Article: Shamanic Counseling Case Study: The Healing Drum
By Isa Gucciardi, Ph.D.
Summary: Within the context of a shamanic counseling practice, drum healings can be used to help clients to access well-defended emotions and experiences within themselves more quickly than would usually be possible through talk or hypnosis alone.
In almost all shamanic cultures, both past and present, we see the drum being used as an instrument of healing. Shamans use the drum to address many issues and physical ailments including depression, phobias, addiction, and chronic health problems. Additionally, the shamanic techniques of soul retrieval, depossession, and extraction can all be performed with the drum.
The Shaman has been described as a hollow bone. He or she enters an altered state or light trance, clearing out his or her personal ego space to make way for spirit to use him or her as a healing tool. In this way, the Shaman is a channel for higher consciousness. The spirits that Shamans work with are described in all shamanic cultures as compassionate beings, very similar to the Judeo-Christian description of angels. Although some people may resist or question the concept of healing spirits or divine spirit, it is not necessary to believe in this idea to experience healing with the drum.
Many practitioners use the drum to facilitate healing. The sound waves seem to penetrate the energetic blocks that have built up over time. In this way, the drum can provide an effective method for working with deep issues that a client is having trouble recognizing. And because the drum addresses the issue on a purely energetic or visceral level, the conscious mind and the normal defenses are bypassed.
When I use the drum, I usually use it in conjunction with other therapeutic techniques. Sometimes the drum plays a more prominent role in a client’s healing; other times, I do not use it at all. It all depends on the client and their particular circumstances. In all cases, however, I use a series of core shamanic techniques that I have adapted to be more relevant to the modern psyche. Although these modernized shamanic techniques require greater client participation than traditional techniques, I find that by including the client in their own healing process, they become more empowered and their healing can be deeper and longer lasting.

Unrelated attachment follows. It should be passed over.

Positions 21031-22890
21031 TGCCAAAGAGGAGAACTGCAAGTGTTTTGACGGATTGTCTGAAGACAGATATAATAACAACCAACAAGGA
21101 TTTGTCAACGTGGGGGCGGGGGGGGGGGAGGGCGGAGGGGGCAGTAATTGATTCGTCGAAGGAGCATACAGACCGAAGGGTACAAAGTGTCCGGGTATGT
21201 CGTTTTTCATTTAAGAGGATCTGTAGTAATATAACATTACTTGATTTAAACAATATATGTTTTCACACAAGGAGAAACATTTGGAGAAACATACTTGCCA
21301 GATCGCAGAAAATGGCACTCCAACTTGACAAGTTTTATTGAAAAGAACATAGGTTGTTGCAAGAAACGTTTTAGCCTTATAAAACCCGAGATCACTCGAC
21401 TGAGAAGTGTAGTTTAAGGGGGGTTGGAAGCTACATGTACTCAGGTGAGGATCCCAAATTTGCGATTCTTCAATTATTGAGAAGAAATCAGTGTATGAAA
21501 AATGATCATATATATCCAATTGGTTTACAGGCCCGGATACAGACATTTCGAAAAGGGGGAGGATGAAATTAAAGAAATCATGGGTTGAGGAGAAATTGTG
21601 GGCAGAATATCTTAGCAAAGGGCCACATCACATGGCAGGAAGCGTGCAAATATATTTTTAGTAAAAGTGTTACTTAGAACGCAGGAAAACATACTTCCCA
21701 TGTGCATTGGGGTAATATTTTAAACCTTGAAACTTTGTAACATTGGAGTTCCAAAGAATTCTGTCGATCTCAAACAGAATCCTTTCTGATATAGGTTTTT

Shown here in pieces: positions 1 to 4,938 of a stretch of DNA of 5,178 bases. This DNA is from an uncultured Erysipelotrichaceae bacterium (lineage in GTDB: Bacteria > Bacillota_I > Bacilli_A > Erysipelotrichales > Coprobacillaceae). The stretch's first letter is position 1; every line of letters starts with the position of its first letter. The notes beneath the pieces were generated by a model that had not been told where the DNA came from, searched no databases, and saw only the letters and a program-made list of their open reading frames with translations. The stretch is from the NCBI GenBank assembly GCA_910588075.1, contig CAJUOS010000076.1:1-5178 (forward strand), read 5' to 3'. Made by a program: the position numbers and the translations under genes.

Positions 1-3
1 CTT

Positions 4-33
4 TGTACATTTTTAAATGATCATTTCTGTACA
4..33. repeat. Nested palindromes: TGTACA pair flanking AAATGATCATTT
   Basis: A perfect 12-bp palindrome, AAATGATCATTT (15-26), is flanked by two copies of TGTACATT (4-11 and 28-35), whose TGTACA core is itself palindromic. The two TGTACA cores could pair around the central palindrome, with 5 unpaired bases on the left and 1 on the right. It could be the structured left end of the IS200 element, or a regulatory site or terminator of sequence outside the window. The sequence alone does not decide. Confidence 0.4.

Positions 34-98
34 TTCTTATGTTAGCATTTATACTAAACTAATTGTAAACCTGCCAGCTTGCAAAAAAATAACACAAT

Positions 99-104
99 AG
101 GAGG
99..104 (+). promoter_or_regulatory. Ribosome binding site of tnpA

The following example illustrates how the drum can be used to create a shift in a client’s long-standing issue with anger. In this case, the client was a 34-year-old man. In the course of our counseling, I had discovered that his anger was the root cause of a depression he had suffered from for most of his adult life. During a session I asked him to focus on his anger while I entered a light trance and then began to drum around him. While drumming, I focused my attention on moving power through the drum and into the place in my client’s psyche where he had been holding his anger.
As a result of this drum healing, my client experienced a profound shift in his anger, and he also was able to access a great deal of new memories that had been previously inaccessible. In revealing these memories, he reported a series of images involving his mother interacting with him as a child and as an adult. While doing this, he felt anger about his mother in a way that he had never allowed himself to feel before. Eventually, this anger gave way to a deep sense of sorrow, the emotion ultimately underlying his anger. After the drum healing, the client reported feeling purged and more alive than he had ever felt before.
Although there was more work to do, we had managed to reach a very defended emotion in a short period of time – about fifteen minutes of drumming. Without the drum, it might have taken many more months to access the anger and deep sorrow that had been plaguing my client for his entire life.